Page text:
In the movie “Network” Howard Beale taught the nation that when you’re mad as hell and not going to take it anymore you stick your head out a window and scream. Lot of good that does. The ER doctors who made and star in “Code Black” did something much better — they made a movie.
“Code Black” is a cry for help from the emergency room of LA County Hospital. The health care system in the county, and for that matter the country, is in crisis.
Taking advocacy film journalism to a new level, the medical team behind this doc are on camera for interviews and in action as they treat trauma patients — suffering from gunshot wounds, gasoline burns, dangerous infections and heart attacks.
Its director, Ryan McGarry, is an ER physician at LA County, who spent four years making the film, often with himself on camera struggling to revive a patient. Among its exec producers are several staff members.
So this is very much a bulletin from the front lines of the battle for health care in America. The news isn’t good.
During those four years of production, McGarry and his co-writer/editor Joshua Altman witness a dramatic change in the ER culture at LA County.
Emergency room medicine was virtually invented at LA County. It was in the famous “C-Booth,” a trauma bay thrown together hurriedly in the aging hospital, that ER residents pushed the envelop of medicine.
In its small, cramped quarters, as one ER veteran notes, more human lives were lost than in any other place in America. On the other hand, in that tiny space more lives were saved than anywhere else.
What many residents such as McGarry didn’t realize in 2008, when the movie begins, is that C-Booth’s seeming drawbacks were its greatest strength.
Patients were rushed into quarters with no privacy or room to spare. Paperwork and bureaucracy never invaded the room. Because the facility was so old government regulations were waived.
Comes 2012 and the ER staff moves to a spanking new building. And all those local and federal government regulations, the challenging realities of the modern American health care system, hit the staff like a punch in the face.
Making his rounds one day, McGarry turns to his camera and wryly notes that the crew has been following him for over half an hour and he’s spent maybe two minutes with a patient.
What he and all the other ER doctors and nurses are doing instead is to log on constantly to computer stations in a system designed more as a litigation defense against malpractice suits than patient welfare.
Endless documents and forms eat up valuable time during rotations. Meanwhile ER patients outside wait as long as 12 to 18 hours to see a doctor.
The waiting room is so jammed — Code Black means it’s reached capacity or possibly gone beyond — because local private hospitals discharge or simply kick out patients deemed “unprofitable” since they lack health insurance.
Fed-up with the new bureaucracy, Dr. Danny Cheng challenges a head nurse in a hallway only for her to reply with steely logic that a nurse not following regulations could lose her license and therefore her job.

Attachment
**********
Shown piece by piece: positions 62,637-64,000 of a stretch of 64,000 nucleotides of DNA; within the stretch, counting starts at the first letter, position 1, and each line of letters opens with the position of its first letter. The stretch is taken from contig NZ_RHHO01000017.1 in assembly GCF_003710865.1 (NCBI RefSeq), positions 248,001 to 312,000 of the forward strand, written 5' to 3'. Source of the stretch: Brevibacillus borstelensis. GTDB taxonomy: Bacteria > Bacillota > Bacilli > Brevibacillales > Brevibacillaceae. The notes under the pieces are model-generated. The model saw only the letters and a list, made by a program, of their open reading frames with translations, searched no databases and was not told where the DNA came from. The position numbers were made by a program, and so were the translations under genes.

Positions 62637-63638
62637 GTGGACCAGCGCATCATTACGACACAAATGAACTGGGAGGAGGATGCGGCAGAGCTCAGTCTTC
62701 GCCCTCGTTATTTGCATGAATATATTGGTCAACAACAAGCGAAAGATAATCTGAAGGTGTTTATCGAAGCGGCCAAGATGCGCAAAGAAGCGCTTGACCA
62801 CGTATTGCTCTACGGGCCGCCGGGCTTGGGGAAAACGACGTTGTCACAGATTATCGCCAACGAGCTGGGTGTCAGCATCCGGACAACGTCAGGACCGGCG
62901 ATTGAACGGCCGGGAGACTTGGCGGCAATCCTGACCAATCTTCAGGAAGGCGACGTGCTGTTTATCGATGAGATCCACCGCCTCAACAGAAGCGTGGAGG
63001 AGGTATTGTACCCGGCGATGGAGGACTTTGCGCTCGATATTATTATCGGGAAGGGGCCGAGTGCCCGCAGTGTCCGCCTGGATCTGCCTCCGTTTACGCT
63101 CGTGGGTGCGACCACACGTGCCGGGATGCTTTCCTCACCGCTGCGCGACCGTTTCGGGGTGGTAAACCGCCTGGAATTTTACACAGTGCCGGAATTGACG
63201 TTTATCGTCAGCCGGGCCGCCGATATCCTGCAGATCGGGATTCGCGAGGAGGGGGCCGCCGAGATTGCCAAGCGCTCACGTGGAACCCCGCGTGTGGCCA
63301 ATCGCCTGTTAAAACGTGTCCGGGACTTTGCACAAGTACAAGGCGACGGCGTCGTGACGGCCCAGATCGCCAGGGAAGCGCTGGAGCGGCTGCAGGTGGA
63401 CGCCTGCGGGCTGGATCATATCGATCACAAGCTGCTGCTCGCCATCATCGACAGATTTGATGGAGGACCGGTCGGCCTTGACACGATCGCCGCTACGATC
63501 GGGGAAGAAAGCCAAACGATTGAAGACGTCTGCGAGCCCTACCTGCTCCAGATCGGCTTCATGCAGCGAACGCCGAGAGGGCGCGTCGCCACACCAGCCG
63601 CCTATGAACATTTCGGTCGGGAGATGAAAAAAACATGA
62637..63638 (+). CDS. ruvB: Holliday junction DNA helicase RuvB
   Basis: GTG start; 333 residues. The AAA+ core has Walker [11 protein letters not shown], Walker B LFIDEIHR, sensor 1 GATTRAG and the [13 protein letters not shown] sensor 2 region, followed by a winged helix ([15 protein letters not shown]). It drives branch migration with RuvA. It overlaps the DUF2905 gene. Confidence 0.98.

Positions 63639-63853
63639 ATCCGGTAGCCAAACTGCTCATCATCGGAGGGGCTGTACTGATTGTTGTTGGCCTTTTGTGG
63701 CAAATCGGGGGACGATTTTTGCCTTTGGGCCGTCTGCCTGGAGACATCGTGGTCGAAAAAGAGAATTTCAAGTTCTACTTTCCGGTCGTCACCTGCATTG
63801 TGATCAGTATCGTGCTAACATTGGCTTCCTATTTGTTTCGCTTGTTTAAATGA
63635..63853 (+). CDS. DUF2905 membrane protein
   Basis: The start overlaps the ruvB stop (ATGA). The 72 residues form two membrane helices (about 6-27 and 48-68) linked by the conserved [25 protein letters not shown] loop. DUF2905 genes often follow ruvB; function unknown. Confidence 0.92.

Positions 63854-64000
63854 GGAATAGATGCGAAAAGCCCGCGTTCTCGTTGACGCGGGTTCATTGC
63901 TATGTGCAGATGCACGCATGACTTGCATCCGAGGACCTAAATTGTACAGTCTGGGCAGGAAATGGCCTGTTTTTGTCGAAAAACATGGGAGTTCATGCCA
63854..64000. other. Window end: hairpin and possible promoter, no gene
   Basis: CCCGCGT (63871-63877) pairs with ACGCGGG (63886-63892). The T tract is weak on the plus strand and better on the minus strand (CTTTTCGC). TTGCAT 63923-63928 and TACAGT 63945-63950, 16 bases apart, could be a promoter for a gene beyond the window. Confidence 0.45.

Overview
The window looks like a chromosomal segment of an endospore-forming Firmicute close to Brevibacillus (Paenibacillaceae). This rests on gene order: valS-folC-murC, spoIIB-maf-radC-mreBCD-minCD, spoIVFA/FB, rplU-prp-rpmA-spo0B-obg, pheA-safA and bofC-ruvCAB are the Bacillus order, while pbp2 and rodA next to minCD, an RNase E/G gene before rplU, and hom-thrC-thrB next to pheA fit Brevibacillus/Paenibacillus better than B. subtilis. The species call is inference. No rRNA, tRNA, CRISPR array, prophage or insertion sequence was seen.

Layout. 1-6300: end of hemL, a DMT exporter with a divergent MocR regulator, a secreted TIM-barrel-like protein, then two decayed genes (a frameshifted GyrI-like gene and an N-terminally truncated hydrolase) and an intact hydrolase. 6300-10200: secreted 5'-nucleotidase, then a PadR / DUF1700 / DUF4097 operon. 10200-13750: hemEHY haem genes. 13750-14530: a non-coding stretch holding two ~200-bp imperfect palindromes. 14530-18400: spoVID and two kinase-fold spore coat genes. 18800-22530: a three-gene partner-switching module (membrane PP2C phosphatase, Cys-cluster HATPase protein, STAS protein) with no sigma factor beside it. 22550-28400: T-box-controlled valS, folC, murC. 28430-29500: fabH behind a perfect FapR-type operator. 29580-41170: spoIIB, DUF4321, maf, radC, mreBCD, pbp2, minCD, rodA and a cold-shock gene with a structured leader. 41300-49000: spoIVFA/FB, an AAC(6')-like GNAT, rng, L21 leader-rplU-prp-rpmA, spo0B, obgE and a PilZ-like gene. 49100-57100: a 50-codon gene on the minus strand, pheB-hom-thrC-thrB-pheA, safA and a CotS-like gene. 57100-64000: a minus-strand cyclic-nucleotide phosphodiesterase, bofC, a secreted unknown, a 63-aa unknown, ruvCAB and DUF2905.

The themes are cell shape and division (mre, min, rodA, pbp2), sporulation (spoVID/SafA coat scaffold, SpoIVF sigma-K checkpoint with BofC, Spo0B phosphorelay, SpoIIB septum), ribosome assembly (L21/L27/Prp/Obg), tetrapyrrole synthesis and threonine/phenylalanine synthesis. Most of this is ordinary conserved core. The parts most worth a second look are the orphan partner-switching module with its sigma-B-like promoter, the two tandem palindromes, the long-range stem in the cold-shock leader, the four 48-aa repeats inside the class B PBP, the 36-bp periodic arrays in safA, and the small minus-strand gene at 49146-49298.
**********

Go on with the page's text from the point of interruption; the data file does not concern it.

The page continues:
So Dr. Cheng, Dr. Jamie Eng, Dr. McGarry and other residents put their heads together to create a new patient intake system that skips the forms and BS at least for the most severely ill patients. They enjoy a huge success in reducing the wait time.
The triumph is short lived though.
County officials cut the hospital’s budget, which severely reduces the nursing staff. LA County can no long afford to operate at full capacity. Units get closed but that doesn’t stem the flow of in-coming patents. The waiting room is back to Code Black.
Mind you, this “message” comes to a view osmotically, filtered through scenes of life-or-death salvage efforts on critical trauma patients. Sometimes the attending physician must look up and ask if anyone objects to him “calling” a time of death. Other times a patient recovers.
So there is more gripping drama within “Code Black” than in a dozen TV medical shows. And some of the procedures are graphic, so be warned.
Despite working a sleep-deprecating 24/7 schedule as a doctor in training, McGarry has put together a polished documentary that any film school grad or veteran documentarian would be proud to claim as his own. No doubt he relied heavily on the experience of his producer, Linda Goldstein Knowlton, who has produced many features and docs.
Whatever the case, “Code Black” is a minor miracle of filmmaking that probably could not have happened had not an entire ER staff fully backed the film and made room for a camera crew in its trauma bay.
So this unvarnished look at the reality of American health care is profoundly exciting and moving as it is disquieting. One is immensely impressed with the dedication and sacrifices of all ER personnel. But the system is clearly broken.
I tell you what: Before all congressional hearings on health care, those exercises in political grandstanding that do little more than move hot air around the room, it should be mandatory for the politicias to view “Code Black.”
Yes, there are many ideologically intrenched idiots in Congress who will remain unmoved. But I bet the majority will gasp at many moments in “Code Black.” That might be all it would take.
Opens: June 27, 2014 (Long Shot Factory)
Production companies: C-Booth, LLC
Director: Ryan McGarry
Screenwriters: Ryan McGarry, Joshua Altman
Producer: Linda Goldstein Knowlton
Executive producers: Mark Jonathan Harris, Marti Noxon, Edward Newton, William “Billy” Mallon, Jan Shoenberger, Matthew Damron, Diku Mandavia
Director of photography: Nelson Hume
Music: James Lavino
Editor: Joshua Altman
No rating, 85 minutes